0 256.3 101.0 100.8 104.3 100.9 101.3 101.2 100.0 105.3 219.8 103.0 100.4 2.7 102.7 102.3 100.9 102.8 100.5 99.0 Old Series Base Year.7 285.6 99.0 100.7 102.8 100.5 99.8 352.6 170. CULTURE OTHER GOODS AND SERVICES 2009 Dec 2010 Jan Feb Mar Apr May Jun Jul Aug Sep Oct Nov Dec 100.5 10.5 99.0 100. RECR.0 100.0 100.3 -0.4 200.1 109.5 101.2 101.9 99.1 102.7 100.5 100.2 104.7 261.0 100.4 99.2 101.1 102.1 102.6 304.7 173.4 99.7 99.0 232.0 100.3 286.3 206.0 100.8 101.APPENDIX IV CONSUMER PRICE INDEX – NEW SERIES GROUP ALL ITEMS FOOD (incl.4 102.7 0.9 99.2 99.3 100.8 101.3 100.3 99.9 84.8 101.4 66.8 102.6 100.8 102.0 100.7 287.0 100.3 292.6 100.4 165.5 235.1 103.0 101.8 99.6 100.5 106.9 99.9 98.0 4.7 99.4 75.9 99.6 99.3 101.0 2.0 104.3 100.2 104.DEC st 210.0 100.4 100.4 102. Alcoholic Beverages) CLOTHING FOOTWEAR HOUSING FURNITURE TRANSPORT & COMMUNICATION MEDICAL & PERSONAL CARE EDUCATION.5 100.2 86.4 66.8 104.0 104.3 144.6 98.1 100.4 100.9 100.5 99.5 100.9 102.0 100.0 100.5 110.5 273.0 100. SERVICE MISC.2 99.4 -0.8 4.0 100.3 100.9 98.5 277.0 100.7 100.3 99.9 285.2 285.4 103.6 98.0 OLD SERIES CONCLUDED AT 31st DECEMBER 2009 GROUP ALL ITEMS FOOD CLOTHING FOOTWEAR AND REPAIRS HOUSING FURNITURE TRANSPORT & COMMUNICATION MEDICAL & PERSONAL CARE EDUC.6 101.2 212.7 102.0 100.5 100.2 252.4 102. AND CULTL.4 102.6 215.3 99. Dec 1994=100 New Series Base Year.6 99. GOODS & SERVICES 2005 DEC 2006 DEC 2007 DEC 2008 DEC 2009 DEC NEW SERIES COMMENCED 1 JANUARY 2010 2009 DEC 2010 DEC % Change DEC .3 100.3 101.9 250.0 100.7 108..1 102.4 228.8 73.0 100.6 75.1 75.6 100.9 98.0 100.0 100.5 -0.1 100.2 100.6 99.0 100.0 105.2 290.9 100.9 282.5 101.6 99.0 105.6 101.8 1.6 161.6 265.0 99.1 209.0 100.3 99.2 101.5 100.7 78.4 100.5 110.5 99.4 100.3 99.3 100.0 102.2 104.4 270.6 273.0 100.7 101.6 275.8 101.4 148.9 296.6 101.0 242.5 168.0 102.2 100.9 102.9 99.9 293. Dec 2009=100 Source: Bureau of Statistics 68 Budget Speech Appendices .3 100.5 109. RECREATION.7 80.6 99.
3 378.4 177.4 48.6) 891.0 44.6 454.) 1.9 (0.1 Disbursements 2.6) (411.6) 64.2 (42.0 24.b.1) 299.1 Bauxite 1.9) (34.1.00 3.3) (20.0 (52.4 123.o.2 392.2 218.) 1.5) 259.0 Merchandise (Net) 1.8 27.0 37.0 (52.5 (1.2.0 213.1 207.8 370.8) 370.5 33.1 Exports (f.0) (135.1.6) - 2.4 341.6 Other 1.0 2.2) (449.3 Rice 1.0) (12.0 310.0 20.0 113.1.2 Balance of Payments Support 3.1.APPENDIX V BALANCE OF PAYMENTS ANALYTIC SUMMARY ITEM A Current Account ACTUAL 2009 BUDGET 2010 REVISED 2010 BUDGET 2011 (230.6) 776.exports 1.0 Services (Net) 2.7 (0.5) (239.3 Other 2.7) 168.0 15.539.2 Imports (c.4 34.5 29.0 4.7 41.5) 922.8) (385.4) 37.023.1 Debt Relief 3.7) (882.7) (119.0 B '1.3) 310.0) 69 Figures: US$m Source: Ministry of Finance Bureau of Statistics and Bank of Guyana Budget Speech Appendices .4 (24.6 99.5 119.7) 92.3 127.7 Re .f.0) (324.7 (0.Financial Public Sector Capital (Net) 2.5 122.2 Non Factor (Net) Transfers 3.1.6 346.1 299.4 (234.5 52.2 Private Sector (Net) 3.8) (442.1 90.0 Short Term Capital Errors and Ommissions OVERALL BALANCE Financing Bank of Guyana net foreign assets Change in Non-Financial Public Sector Arrears Exceptional Financing 3.5 (59.4 (35.089.5 208.4) (296.7) (1.4 120.0 234.0 (11.3 (1.1.5 94.0 154.3 34.417.4) 47.2 Amortization 2.2 11.8 114.1 Non .2 (35.1) (1.0) (111.9) 1.2 Private Capital Account Capital Transfers Medium and Long Term Capital (Net) 2.5) (147.0) (895.6) (616.4) (74.0 120.7 13.6) (84.1 (128.0) (525.6 142.4 Debt Stock Restructuring 38.0 11.5 Timber 1.9) (49.3 410.9 114.3) 11.179.0) 12.2) (263.0) (16.8 325.3 (36.8 89.219.6) 50.0 125.1 281.2.9 135.4 Gold 1.9) (102.9 184.3 Debt Forgiveness 3.5 (1.3 90.4 138.3 39.0 252.0 '3.4 4.0) 378.7 37.0 15.1.0 11.2 79.1 Fuel & Lubricants 1.0 C D E 1.0) 0.1.0) (131.5 (1.2 13.6 257.1.i.7 425.5 280.2 Sugar 1.6 299.9) 0.1.1 Factor 2.0 '2.0 (1.4) (271.7) (394.2 Other 768.8 (96.0 24.6 104.1 Official 3.1 (0.5) 3.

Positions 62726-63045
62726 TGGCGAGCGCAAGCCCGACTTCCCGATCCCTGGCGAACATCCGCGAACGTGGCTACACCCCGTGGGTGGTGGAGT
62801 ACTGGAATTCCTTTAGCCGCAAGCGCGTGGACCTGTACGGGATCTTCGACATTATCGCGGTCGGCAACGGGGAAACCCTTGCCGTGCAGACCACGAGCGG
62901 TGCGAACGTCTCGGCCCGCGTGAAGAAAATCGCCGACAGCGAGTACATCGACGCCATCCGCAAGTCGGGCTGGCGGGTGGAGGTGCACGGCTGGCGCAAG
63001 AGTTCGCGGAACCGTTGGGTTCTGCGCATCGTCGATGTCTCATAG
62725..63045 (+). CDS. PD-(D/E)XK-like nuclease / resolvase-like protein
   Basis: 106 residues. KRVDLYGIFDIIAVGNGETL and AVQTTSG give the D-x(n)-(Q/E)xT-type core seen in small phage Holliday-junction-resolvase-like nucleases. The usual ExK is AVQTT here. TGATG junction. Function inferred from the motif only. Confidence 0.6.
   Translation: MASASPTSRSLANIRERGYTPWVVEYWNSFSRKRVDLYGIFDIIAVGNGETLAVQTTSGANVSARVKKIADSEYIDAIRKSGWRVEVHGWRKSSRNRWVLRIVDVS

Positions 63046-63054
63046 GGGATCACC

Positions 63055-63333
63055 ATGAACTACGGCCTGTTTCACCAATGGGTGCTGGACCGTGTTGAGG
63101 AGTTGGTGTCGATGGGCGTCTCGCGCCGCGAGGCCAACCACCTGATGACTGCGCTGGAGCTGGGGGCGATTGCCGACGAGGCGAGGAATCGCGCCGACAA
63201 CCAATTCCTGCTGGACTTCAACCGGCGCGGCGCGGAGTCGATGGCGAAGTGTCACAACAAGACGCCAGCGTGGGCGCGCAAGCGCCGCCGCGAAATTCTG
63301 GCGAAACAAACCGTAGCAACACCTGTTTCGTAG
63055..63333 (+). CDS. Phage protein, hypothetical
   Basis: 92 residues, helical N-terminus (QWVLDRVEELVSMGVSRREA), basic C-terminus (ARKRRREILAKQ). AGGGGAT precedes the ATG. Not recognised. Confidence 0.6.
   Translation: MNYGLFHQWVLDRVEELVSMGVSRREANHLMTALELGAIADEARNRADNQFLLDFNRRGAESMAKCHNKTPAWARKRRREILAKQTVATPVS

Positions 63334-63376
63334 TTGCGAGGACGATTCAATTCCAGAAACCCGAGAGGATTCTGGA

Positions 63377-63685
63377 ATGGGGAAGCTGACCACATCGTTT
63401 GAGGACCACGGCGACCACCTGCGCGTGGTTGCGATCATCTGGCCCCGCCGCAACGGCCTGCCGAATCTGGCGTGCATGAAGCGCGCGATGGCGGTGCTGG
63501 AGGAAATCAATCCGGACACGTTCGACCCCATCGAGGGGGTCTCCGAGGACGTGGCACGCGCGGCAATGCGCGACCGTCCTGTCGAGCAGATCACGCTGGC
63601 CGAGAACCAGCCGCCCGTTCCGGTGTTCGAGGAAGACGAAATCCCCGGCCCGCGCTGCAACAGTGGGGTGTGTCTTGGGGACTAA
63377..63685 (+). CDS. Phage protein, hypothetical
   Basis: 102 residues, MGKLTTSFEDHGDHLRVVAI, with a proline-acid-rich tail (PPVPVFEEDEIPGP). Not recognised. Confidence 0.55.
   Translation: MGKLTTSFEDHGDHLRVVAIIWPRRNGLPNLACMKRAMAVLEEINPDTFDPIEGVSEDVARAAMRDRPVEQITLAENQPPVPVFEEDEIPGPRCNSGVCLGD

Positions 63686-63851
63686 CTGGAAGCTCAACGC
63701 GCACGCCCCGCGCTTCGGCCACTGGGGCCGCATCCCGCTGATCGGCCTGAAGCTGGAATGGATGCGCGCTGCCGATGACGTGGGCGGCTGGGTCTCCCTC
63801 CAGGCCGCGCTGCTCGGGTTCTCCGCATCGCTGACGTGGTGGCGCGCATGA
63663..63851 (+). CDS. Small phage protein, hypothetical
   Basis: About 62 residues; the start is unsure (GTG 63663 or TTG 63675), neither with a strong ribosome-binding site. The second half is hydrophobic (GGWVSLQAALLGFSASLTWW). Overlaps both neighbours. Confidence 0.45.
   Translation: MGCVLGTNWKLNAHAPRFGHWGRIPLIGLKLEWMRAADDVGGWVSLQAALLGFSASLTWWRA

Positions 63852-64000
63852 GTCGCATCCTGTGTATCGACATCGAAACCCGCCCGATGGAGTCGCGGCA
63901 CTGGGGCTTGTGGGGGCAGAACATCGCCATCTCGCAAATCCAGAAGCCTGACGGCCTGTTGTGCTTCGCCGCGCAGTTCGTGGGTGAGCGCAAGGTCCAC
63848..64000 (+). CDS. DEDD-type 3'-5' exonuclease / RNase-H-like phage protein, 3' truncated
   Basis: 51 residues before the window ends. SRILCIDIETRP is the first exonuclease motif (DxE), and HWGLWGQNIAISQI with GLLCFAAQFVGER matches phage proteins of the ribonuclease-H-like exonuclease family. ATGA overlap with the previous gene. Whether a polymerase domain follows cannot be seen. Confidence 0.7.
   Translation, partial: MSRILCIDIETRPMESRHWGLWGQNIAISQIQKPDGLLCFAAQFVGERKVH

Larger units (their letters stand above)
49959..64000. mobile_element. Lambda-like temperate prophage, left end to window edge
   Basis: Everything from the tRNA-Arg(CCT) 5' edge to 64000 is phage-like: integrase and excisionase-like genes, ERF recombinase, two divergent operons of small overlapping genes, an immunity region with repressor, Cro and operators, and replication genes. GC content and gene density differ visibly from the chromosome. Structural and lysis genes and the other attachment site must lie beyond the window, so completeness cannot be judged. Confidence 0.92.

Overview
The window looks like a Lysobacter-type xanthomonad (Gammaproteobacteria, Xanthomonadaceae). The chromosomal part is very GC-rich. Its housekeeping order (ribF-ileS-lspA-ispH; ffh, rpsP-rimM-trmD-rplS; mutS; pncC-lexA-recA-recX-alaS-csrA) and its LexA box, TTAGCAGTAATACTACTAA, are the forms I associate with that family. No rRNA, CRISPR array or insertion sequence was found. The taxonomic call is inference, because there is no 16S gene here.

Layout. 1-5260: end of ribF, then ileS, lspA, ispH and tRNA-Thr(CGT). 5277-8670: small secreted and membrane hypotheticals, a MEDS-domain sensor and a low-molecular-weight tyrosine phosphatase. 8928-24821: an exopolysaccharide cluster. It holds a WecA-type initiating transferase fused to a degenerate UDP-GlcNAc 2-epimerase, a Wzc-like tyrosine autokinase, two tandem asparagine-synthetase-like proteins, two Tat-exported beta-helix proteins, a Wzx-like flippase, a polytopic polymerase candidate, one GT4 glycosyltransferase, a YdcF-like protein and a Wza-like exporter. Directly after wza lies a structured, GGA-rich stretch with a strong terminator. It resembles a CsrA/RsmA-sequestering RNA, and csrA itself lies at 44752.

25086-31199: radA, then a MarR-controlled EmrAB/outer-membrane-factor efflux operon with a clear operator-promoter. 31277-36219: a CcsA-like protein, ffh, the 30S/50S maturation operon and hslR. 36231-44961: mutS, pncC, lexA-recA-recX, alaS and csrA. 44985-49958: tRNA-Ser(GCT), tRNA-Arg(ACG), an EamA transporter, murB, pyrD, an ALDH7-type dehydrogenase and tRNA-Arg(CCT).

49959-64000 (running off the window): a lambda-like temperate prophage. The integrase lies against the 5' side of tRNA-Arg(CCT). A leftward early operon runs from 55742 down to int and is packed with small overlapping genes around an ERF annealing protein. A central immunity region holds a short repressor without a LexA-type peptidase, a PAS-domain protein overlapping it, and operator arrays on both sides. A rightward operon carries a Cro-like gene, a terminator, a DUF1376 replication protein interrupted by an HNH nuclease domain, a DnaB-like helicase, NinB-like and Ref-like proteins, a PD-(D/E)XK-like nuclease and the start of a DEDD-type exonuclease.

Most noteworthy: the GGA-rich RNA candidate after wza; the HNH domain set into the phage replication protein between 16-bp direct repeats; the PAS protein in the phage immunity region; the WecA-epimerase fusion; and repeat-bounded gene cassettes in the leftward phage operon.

00 0.43 51.00 43.12 133.41 6.35 0.00 9.00 0.82 13.00 46.44 130.00 0.63 187.65 9.00 0.91 0.34 130.00 0.01 0.42 7.51 0. 5/ Includes ITT.91 44.00 0.00 0.09 0.27 0.44 7.96 0.1 Suppliers 5/ 3.49 40.31 41.25 20.91 0. Figures: US$m Source: Ministry of Finance 70 Budget Speech Appendices .87 3. Bonds.00 9.00 9.00 0.00 0.00 0.41 Actual End-December 2009 (After E-HIPC & MDRI Reduction) 1/ 933.10 55.12 7.OPEC FUND and IFC Loans.68 20.03 0.99 31. Caterpillar Americas.38 Preliminary End-December 2010 (After E-HIPC & MDRI Reduction) 1/ 1.10 58.68 38.32 472.78 0.13 4.83 13.00 0.21 248.00 0.80 31.00 0.31 0.71 259.00 0.00 0.00 0.10 9.41 27. Panama) and EPDS debts.00 0.98 31.01 634.86 0.01 1.99 0.37 21.49 6.93 38.00 0.22 0.91 0.00 20.00 0.00 49.00 0.04 0.88 588.20 73.22 54.00 0.36 0.04 12.96 0.00 320.54 0. Nissho Iwai/Komatsu.90 130.63 32.52 12.0 Private Creditors 3.28 4.00 0.04 536.42 49.1 Paris Club Creditors: USA -PL 480 UK Canada Germany -KFW Netherlands Denmark Norway Sweden France Japan T&T Russian Federation Italy Others 3/ 2.0 Multilateral IBRD IDA IADB CDB CMCF IMF IFAD Others 2/ 2.18 9.00 283.00 4.00 9.44 143.07 21.28 4.10 38.51 61.63 31.00 0.20 402.72 109. 4/ Includes DPRK.0 Bilateral 2.77 191. 6/ Includes Booker plc.00 484.32 6. Bulguria and Serbia (ex-Yugoslavia) Loans.00 0.10 60.042.188.00 0.00 0. EIB. GPL (NBIC/RBTT Debenture) and Barclays Bank debts.2 Non-Paris Club Creditors: Venezuela Argentina Kuwait Libya China India UAE Others 3/ 3. 2/ Includes EEC.00 0.17 62.00 0.24 30.00 47.08 7. Bank of Nova Scotia.00 0.33 6.98 533. Lloyds Bank.90 9.05 13.91 1.80 0.APPENDIX VI ACTUAL AND PROJECTED EXTERNAL DEBT STOCK Actual End-December 2008 (After E-HIPC & MDRI Reduction) 1/ TOTAL EXTERNAL DEBT 1.19 69.08 375.00 0.44 34.07 340. Boskalis.85 65. GPL (Banco de Credito.95 Preliminary End-December 2011 (After E-HIPC & MDRI Reduction) 1/ 1.00 5.63 56.56 ITEM Notes: 1/ Takes into account debt relief granted under the Enhanced HIPC initiative and the Multilateral Debt Relief initiative.28 4.00 0.00 0. Brazil.00 382.22 0.00 0.41 316.00 51.39 0.55 20.00 0.42 40.2 Financial Markets/Bonds 6/ 834.00 0.74 3.69 12.96 434.36 13.00 0. 3/ Includes CDC Loans.87 0.77 20.61 13.